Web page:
Endless options mean web development does not have to hit the rails


As I have stated before, better application interaction across different devices should be the web standard we all aim for.

However, progress has been sticky – and it can be difficult for users to access applications on different devices.

Standards such as XForms and WHATWG provide a step in the right direction, but are constrained by either the need for user plug-ins or the slow development of the framework.

So, how do alternative standards – such as JavaServer Faces (JSF) and Ruby on Rails (RoR) – provide more opportunities for creating web applications?

As its name suggests, JSF is Java-based – and its component-based framework aims to ease the development of user interfaces (UIs).

The approach allows the creation and re-use of specific components, promoting the quick and flexible development of web pages.

One of the other key benefits of JSF is the ability to work with a range of internet technologies. Particularly notable is the interaction with Ajax, which can help developer’s enrich JSF designs with Ajax-based components.

Work on the JSF specification continues apace and a series of big-name vendors are helping to push the development and adoption of the standard.

RoR – which is an open source framework for creating web applications – is also receiving an increasing amount of backing.

The framework intends to push agile programming, providing standard models for web site construction and the automatic allocation of information in databases.

Apple started shipping the framework in late 2007 and other firms continue to show an interest.

Microsoft, for example, recently announced plans to increase its commitment to Ruby. The Redmond-based software giant plans to take part in the RubySpec project, an attempt to provide a complete specification for the RoR programming language.

Such progress shows how developers do not need to feel constrained as they attempt to create usable web applications.

As my previous posts have aimed to highlight, the world of front-end development for SOA is a crowded place and each framework offers a unique blend of benefits and constraints.

My advice is simple. First, don’t re-invent the wheel – there is definitely an available framework that suits your needs, without having to create a presentation platform.

Second, take tour time before sourcing a solution. Look at all your presentation requirements across online and offline experiences, analyse support for devices and variations in presentation, and also investigate the skills you may – or may not have – in your organisation.

Just remember that the options are out most definitely out there.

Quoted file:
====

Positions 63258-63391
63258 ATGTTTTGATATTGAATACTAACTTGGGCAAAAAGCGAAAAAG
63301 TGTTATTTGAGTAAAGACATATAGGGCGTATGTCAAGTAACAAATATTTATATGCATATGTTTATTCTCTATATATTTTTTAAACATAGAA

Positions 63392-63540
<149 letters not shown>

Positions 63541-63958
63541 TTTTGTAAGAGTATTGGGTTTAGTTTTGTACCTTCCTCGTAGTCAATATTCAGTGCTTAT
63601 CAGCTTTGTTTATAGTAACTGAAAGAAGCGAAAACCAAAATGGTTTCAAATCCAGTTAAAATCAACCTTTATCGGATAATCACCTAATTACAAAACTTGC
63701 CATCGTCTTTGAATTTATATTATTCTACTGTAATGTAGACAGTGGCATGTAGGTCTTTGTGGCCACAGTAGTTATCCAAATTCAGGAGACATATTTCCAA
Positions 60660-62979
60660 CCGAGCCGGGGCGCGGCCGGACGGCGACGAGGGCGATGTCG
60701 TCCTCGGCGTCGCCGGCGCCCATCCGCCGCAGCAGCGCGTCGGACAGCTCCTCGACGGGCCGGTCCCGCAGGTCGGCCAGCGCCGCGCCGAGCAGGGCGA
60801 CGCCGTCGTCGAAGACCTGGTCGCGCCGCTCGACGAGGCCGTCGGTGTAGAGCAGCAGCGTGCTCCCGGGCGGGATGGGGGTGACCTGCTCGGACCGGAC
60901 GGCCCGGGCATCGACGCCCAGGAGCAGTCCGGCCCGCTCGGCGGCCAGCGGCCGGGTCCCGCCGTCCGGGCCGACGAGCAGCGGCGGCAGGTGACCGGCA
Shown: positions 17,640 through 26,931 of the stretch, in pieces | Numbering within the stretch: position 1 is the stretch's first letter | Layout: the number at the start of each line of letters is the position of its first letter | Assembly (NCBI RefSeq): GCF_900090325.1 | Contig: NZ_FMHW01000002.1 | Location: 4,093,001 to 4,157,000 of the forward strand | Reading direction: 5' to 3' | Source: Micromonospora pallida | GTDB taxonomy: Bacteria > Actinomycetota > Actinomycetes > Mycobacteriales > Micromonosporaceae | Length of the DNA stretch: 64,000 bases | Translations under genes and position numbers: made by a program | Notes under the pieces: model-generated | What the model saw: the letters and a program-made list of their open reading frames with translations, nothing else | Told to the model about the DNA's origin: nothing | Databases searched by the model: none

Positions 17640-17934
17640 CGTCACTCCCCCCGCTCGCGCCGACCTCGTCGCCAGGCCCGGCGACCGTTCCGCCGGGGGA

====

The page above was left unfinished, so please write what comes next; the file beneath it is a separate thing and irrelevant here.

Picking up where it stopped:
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4 Responses to “Endless options mean web development does not have to hit the rails”

  1. Vikas Agarwal Says:

    Good post! However, a particular statement of yours, i.e. “don’t re-invent the wheel -…” does remind me of a very common problem faced at the time when a project is in its inception phase and the decision about a suitable framework is to be made.
    Given that we already have a framework available suiting pretty much each of our technical needs, we cannot always be sure that our tech architect or the responsible person is open minded and is ready to consider enough number of choices of a suitable framework. Also, this decision is made only once and its analysis may be an expensive job, leaving the tech lead/architect going ahead with what they know rather than what they might have had chosen if the decision was backed up with sufficient research.

  2. dharmeshmistry Says:

    Thanks Vikas.
    I agree with you ! This is a big issue. I often find also that Architects find the challenge of designing their own solution more interesting than using someone elses. However, no good architect today would advocate writing their own database, their own web server or application server. So hence they certainly should not be advocating the development of their own presentation layer, if they do, I’m not sure they are the architect you want/need.

    Over the coming weeks I’ll be adding some more technical posts also, discussing the challenges with the presentation layer. These are too help people understand the full requirements for a presentation layer technology.

    The problem today tends to be the focus is on ease, flexibility and richness of user interface development. Whilst this is important, issues such as security, performance, cross browser rendering etc… are as important if not more so. Many of these non functional requirements often get missed when selecting a presentation layer framework / technology.

    regards D

  3. automotive floor jack Says:

    I have to say, I can not agree with you in 100%, but it’s just my opinion, which indeed could be wrong.
    p.s. You have a very good template . Where have you got it from?

    • dharmeshmistry Says:

      Thanks, but would be good if you could expand on what you disagree with, I would certainly value an alternative opinion ;o) The template is a simple one we created internally, glad you like it and appreciate you taking time to read the blog.

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